In addition to the specific issue of Insider-C5 ministries a number of other peripheral ideas, methodologies and motifs have been brought into the discussion. While proponents of these may not necessarily advocate Insider Approaches, it would be good to mention them so we are clear where they fit in. The following is not intended to be a comprehensive list. I have included only things that were alluded to in the context of the above discussion. There is no significance in the order. Messianic Muslims Use of appropriate vocabulary Camel Training Method Use of Story Telling The Seven Signs The Emerging Church movement Fuzzy Set Theory 3.1 Messianic Muslims The term ‘Messianic Muslims’ consciously parallels the term Messianic Jew. The latter are Christian believers from a Jewish background, who have now recognized that Jesus is the expected Messiah. Comment: The parallelism is based on a false analogy. The Jews, as the ancient people of God, possess the authentic scripture in what we call the Old Testament. The Messianic Jews have not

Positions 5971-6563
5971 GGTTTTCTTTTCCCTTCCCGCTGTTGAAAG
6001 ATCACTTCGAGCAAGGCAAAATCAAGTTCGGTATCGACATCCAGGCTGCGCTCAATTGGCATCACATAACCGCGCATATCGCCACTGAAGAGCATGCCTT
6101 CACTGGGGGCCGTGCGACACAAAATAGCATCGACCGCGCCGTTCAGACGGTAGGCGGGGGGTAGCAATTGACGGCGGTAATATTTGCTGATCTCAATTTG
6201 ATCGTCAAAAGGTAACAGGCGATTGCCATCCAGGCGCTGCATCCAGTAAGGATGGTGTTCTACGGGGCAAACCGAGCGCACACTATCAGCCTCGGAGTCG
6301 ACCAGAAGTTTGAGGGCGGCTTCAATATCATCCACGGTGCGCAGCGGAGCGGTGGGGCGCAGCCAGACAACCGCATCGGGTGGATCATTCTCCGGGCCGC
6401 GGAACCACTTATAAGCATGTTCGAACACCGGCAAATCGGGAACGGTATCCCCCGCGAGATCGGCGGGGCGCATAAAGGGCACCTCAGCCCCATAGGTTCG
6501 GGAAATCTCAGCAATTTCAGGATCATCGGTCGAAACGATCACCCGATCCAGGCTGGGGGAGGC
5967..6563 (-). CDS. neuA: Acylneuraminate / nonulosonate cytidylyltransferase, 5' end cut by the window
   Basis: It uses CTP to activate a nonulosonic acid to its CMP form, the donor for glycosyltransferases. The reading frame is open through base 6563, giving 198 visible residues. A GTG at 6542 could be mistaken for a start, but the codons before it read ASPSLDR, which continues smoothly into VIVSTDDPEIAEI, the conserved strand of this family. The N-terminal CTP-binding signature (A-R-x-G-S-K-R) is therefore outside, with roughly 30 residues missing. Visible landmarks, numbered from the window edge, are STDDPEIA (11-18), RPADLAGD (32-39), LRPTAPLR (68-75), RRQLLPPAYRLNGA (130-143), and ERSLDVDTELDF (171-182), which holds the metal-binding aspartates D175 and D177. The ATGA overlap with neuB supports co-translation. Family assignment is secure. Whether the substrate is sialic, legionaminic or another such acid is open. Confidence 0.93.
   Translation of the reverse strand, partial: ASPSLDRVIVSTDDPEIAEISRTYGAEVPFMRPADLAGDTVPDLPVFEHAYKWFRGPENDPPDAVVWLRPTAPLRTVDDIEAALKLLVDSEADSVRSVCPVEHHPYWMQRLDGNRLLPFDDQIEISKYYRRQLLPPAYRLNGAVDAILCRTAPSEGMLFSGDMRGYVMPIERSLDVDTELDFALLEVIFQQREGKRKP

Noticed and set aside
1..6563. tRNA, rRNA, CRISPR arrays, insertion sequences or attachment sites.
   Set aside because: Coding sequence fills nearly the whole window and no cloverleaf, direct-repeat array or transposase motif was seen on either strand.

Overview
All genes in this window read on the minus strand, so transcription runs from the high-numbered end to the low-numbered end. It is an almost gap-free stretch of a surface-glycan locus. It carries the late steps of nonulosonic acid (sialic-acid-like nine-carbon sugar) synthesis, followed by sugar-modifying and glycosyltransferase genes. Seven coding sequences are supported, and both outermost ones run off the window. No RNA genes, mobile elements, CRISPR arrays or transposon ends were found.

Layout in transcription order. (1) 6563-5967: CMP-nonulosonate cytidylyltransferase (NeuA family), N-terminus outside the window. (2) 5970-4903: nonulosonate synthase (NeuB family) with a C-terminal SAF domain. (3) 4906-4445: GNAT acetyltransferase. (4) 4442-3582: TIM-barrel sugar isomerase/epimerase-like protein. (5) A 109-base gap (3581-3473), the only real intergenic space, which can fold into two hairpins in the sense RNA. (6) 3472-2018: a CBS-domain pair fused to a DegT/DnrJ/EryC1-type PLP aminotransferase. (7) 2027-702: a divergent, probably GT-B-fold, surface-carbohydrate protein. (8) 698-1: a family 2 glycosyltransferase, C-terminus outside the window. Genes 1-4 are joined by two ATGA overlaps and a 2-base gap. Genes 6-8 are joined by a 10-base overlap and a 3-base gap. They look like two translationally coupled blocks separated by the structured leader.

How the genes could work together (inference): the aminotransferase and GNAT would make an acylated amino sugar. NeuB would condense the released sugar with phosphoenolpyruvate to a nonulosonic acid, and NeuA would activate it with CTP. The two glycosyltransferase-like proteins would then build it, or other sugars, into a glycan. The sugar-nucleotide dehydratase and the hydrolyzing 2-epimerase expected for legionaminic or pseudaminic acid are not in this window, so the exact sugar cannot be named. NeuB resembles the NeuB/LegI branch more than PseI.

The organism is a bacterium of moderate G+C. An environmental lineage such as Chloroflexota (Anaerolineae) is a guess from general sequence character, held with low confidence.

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abandoned their own scriptures, but now understand the Christ is the fulfillment of all that was promised. (See Nikides: 2009:101, who emphasizes the covenantal connection between Israel in the Old Testament and the Church.) The Qur’an of the Muslims is not equivalent to the Old Testament. In fact many would argue that it deliberately sets out to deny key points of the Christian gospel. Whatever common ground we may possess with Muslims, it is very limited in comparison with the commonality of the entire Old Testament. 3.2 The use of appropriate vocabulary both in conversation and Bible translation The need to translate the scriptures has been central to the JudeoChristian faith from the time the Jews returned to the land under Ezra and Nehemiah. In the post-exilic period Aramaic replaced Hebrew as the language of the people, and even some parts of the Old Testament were written in Aramaic rather than Hebrew. With the growing number of proselytes, the Jews needed a Greek version of the Old Testament. Christianity inherited this openness to translation and, in spite of the sometimes daunting task of rendering the idiom of the Greek and Hebrew into new languages, scholars set to the task with skill and diligence. The work of the various Bible Societies continues this same tradition: only now we have bigger tool boxes and more sophisticated instruments. Comment: April’s edition of IJFM contains two articles on the need to translate. Rick Brown urges upon us, again, the need to use appropriate vocabulary (Brown: 2009). I would agree that if using Muslim names for the prophets makes comprehension easier, then why not? As far as I can see this involves no theological compromise. Even the term ‛Isa, whose origin is obscure, poses no